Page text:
The Americans with Disabilities Act (ADA) has been the most inclusive and wide-ranging civil rights legislation adopted to rule out all forms of discrimination and exclusion committed towards differently-able or disabled individuals in both private and public entities. For many years, people with disabilities have experienced discrimination and exclusion because of their health conditions that were seen as deviant to what is being considered normal by the society.
Disabilities hinder an individual to function normally, thereby making it difficult for people with disabilities to work together with those whom the society referred to as normal people. The person with disabilities usually suffers from limited opportunities and services in the society and is often not involved in the community development efforts and recreation activities.
The social and historical perspectives of disability elaborated on how the society views the disability condition. For some, disability is seen as a fate or misfortune. Others view it as a medical condition that can be treated using modern technology and medical interventions. Despite the efforts to elevate the social status of individuals with disabilities, there are still prevalent views that regard disability as a deviance, labeling the person with disability as “sick” or “abnormal”, thereby escalating the social stigma towards these people with disabilities.
The Americans with Disabilities Act was created to respond to the issues and problems and to establish a clear and comprehensive prohibition of discrimination on the basis of disability.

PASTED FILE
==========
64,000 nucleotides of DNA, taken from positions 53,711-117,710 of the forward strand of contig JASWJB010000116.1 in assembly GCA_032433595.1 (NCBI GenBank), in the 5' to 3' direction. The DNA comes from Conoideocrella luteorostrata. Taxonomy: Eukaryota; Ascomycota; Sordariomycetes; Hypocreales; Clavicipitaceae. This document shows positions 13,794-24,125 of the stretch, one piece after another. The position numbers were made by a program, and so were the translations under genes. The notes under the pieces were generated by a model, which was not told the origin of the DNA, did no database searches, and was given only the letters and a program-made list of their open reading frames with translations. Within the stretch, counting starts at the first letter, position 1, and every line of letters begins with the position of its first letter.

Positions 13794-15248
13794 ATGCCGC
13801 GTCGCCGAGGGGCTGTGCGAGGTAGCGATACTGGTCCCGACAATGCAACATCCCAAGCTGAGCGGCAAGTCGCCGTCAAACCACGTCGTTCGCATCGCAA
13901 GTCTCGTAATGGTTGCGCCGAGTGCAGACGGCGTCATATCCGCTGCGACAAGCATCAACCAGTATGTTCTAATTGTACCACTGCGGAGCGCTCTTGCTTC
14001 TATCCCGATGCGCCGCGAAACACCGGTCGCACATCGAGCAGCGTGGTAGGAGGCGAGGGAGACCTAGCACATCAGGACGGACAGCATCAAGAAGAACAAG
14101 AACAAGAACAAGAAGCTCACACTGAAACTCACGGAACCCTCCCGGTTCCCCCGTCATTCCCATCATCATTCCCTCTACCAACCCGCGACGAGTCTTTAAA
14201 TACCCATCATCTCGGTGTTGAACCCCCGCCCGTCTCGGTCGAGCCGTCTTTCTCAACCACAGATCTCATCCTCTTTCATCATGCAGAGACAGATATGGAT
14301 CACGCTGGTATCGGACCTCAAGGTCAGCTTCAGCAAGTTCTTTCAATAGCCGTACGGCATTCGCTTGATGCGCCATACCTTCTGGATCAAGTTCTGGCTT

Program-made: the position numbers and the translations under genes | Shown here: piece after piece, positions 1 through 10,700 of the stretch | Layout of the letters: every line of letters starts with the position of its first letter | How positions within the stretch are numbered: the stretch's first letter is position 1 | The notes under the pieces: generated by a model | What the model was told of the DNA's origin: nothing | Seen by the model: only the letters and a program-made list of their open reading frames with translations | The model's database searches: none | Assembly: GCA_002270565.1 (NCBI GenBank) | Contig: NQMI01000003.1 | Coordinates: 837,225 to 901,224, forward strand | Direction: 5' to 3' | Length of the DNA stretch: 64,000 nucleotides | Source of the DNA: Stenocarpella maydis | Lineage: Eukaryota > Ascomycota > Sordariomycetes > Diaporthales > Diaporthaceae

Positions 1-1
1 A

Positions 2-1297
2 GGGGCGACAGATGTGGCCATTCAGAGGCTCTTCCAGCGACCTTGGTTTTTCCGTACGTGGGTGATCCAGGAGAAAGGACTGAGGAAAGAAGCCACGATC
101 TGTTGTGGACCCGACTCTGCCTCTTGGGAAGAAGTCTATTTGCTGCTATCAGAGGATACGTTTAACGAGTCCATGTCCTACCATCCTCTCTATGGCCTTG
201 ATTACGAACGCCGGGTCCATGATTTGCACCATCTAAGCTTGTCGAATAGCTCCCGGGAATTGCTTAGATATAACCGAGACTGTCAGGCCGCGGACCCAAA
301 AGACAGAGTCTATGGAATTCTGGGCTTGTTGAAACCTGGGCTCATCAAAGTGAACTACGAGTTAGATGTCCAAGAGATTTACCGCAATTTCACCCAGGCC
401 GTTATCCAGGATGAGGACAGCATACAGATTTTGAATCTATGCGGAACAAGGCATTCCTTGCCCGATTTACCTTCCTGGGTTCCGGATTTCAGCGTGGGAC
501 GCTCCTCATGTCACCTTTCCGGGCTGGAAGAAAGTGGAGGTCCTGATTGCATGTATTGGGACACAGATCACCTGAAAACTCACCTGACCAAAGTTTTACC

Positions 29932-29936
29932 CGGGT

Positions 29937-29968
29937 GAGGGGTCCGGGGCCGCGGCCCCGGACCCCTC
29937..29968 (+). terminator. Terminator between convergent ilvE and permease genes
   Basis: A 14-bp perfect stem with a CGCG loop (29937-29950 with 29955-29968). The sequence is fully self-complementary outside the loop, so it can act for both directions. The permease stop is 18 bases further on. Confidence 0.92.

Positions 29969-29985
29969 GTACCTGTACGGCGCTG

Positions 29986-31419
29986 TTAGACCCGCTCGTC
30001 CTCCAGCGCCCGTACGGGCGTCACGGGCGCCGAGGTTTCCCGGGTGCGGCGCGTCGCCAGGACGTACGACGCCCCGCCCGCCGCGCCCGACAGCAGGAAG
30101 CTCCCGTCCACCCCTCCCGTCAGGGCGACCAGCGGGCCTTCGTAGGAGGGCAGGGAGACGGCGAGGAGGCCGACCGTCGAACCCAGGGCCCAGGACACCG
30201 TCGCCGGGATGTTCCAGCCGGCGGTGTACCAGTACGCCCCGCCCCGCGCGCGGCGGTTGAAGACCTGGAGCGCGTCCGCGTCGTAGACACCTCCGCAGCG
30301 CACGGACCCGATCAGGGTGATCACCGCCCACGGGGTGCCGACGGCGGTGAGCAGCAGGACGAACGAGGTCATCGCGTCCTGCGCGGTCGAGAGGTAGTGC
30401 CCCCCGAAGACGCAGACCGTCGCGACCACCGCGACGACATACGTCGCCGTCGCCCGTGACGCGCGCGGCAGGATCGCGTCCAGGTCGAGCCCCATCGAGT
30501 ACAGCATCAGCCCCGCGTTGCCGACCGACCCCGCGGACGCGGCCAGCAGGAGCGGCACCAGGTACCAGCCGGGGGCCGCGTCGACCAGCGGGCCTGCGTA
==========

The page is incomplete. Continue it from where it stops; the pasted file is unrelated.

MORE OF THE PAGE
The Americans with Disabilities Act Title I: Employment
The Americans with Disabilities Act was signed into law by President George W. Bush on July 26, 1990, and went into effect on January 26, 1992. The ADA’s primary purpose is on extending legal rights as well as opportunities and protection to individuals with various kinds of disabilities in the areas of Employment (Title I), Public transportation and state and local government services (Title II), Public accommodations (Title III), Telecommunications (Title IV), and Miscellaneous (Title V).
Disability as defined in Section 3.2 of the Americans with Disabilities Act refers to a physical or mental impairment that substantially limits one or more of the major life activities of such individual; a record of such an impairment; or being regarded as having such an impairment. Title I of the Act specifies the concrete rights of person with disabilities with regards to employment, prohibiting discrimination in all processes of employment and employment-related activities. ADA, Public Law 101-336, Section 102 (a) read:
No covered entity shall discriminate against a qualified individual with a disability because of the disability of such individual in regard to job application procedures, the hiring, advancement, or discharge of employees, employee compensation, job training, and other terms, conditions, and privileges of employment.
Bringing down “The Shameful Wall of Exclusion”